So many well-known albums turn 30 this year and Steve Taylor-Bryant and Susan Omand travel back to 1991 to revisit some of the sounds of their youth that made parents shout "Turn that noise down!" This week, Susan remembers something Mama Said...
Ohhhh, I had forgotten how much I love this album! The second, and probably breakthrough, album for Lenny Kravitz, Mama Said has been in my record collection since it first came out and I think I must have played it til I was scunnered of it back in the day because it’s been many many years [like, maybe, thirty? – Ed] since I last listened to it. It still doesn’t disappoint. It’s just achingly cool and jazzy and bluesy and brilliant.
The album opens with the very chilled Fields of Joy which goes from acoustically sublime to rocking perfection thanks, in no small part, not just to Lenny Kravitz's seriously laid back vocal, nor to the fact it was co-written by composer Michael Kamen (he of the film score to Highlander, Brazil, Memento, Die Hard, License to Kill etc etc etc) with Hal Fredericks, but also Slash’s (yes that Slash’s) glorious guitar-work sparking up the solo. Slash is well in evidence again in the next song, Always on the Run, this time listed as a co-writer with Kravitz as well as giving the much funkier melody his trademark guitar sound. Just listening to that “chug” bassline sound and the glorious brass break too takes me right back – it was the first of seven singles to be released from Mama Said, although only a couple really made an impact on this side of the Atlantic, and this was the song that caused me to buy the album in the first place. Stand By My Woman is next and it’s a total change of pace, reminding me so much of Faith No More’s version of Easy if they also had a Hammond organ. It's just so cool (and yes, Kravitz’ voice has that same effect on me) that I can forgive the slightly naff sax solo. Next up, It Ain’t Over Til It’s Over is the other mega hit off the album that you will definitely recognise and it really does stand up to the test of time, even if it is one of the most commercially 90s sounding tracks on the album. Conversely, More Than Anything In This World has an old-fashioned almost gospel sound, with strings and organ backing a soul-searching ballad. From the reverence of gospel to the heat of a bossa nova beat with What Goes Around Comes Around that devolves into a spectacular modern jazz brass solo in the mid-section. The bluesy hook at the start of the starkly stripped back The Difference is Why always gets me and that wandering bass guitar-line coupled with a simple snare is just gorgeous.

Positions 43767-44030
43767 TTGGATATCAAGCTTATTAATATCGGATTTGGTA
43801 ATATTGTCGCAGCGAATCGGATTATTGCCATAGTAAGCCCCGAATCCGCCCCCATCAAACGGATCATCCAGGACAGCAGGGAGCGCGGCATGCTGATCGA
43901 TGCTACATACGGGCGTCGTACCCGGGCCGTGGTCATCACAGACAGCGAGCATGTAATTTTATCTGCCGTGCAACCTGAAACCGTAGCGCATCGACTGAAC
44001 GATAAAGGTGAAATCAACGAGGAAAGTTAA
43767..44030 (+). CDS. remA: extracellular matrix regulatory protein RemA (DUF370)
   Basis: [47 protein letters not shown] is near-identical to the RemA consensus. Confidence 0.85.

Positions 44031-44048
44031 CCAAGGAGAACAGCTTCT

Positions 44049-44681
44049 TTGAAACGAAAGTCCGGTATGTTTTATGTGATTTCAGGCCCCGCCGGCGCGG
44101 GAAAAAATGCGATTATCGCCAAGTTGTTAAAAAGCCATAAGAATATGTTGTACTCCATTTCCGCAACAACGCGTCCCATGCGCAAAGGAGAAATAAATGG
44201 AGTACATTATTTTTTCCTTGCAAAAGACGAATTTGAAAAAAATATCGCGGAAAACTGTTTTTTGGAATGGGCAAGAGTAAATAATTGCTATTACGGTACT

The halfway point in the album is marked by Stop Draggin Around, a “proper” rock track that is recognisably Kravitz, and the beautiful ballad Flowers for Zoe. Then comes a heavily psychedelic version of the opener, Fields of Joy, which gives a much darker, twisted got feel to the song – it’s amazing how the same song can sound so different but still be really, really good. The mood alters again with All I Ever Wanted which sounds very late-Beatles-esque, so no surprise really to find that a Lennon was involved in it, with Sean Lennon credited as both co-writer and piano player. When the Morning Turns to Night is a real end-of-the-night pub anthem that brings to mind drunken singing and lighters waving, back when lighters were still a thing. The last full song on the album is the thinly veiled protest song What the F*ck is Going On and sees a foray into highly experimental samples, echo-reverb and general distortion which gives meaning to its title but is still musically intriguing. A final little minute of acoustic loveliness in Butterfly rounds out an album that is wide-ranging, captivating and happy-making in equal measure.
So yeah it may well be thirty years old but Mama Said is going right back into my regular listening pile, I’ve fallen in love with Kravitz’ voice all over again and I don’t know why I stopped listening to it back in the day.
Image - Amazon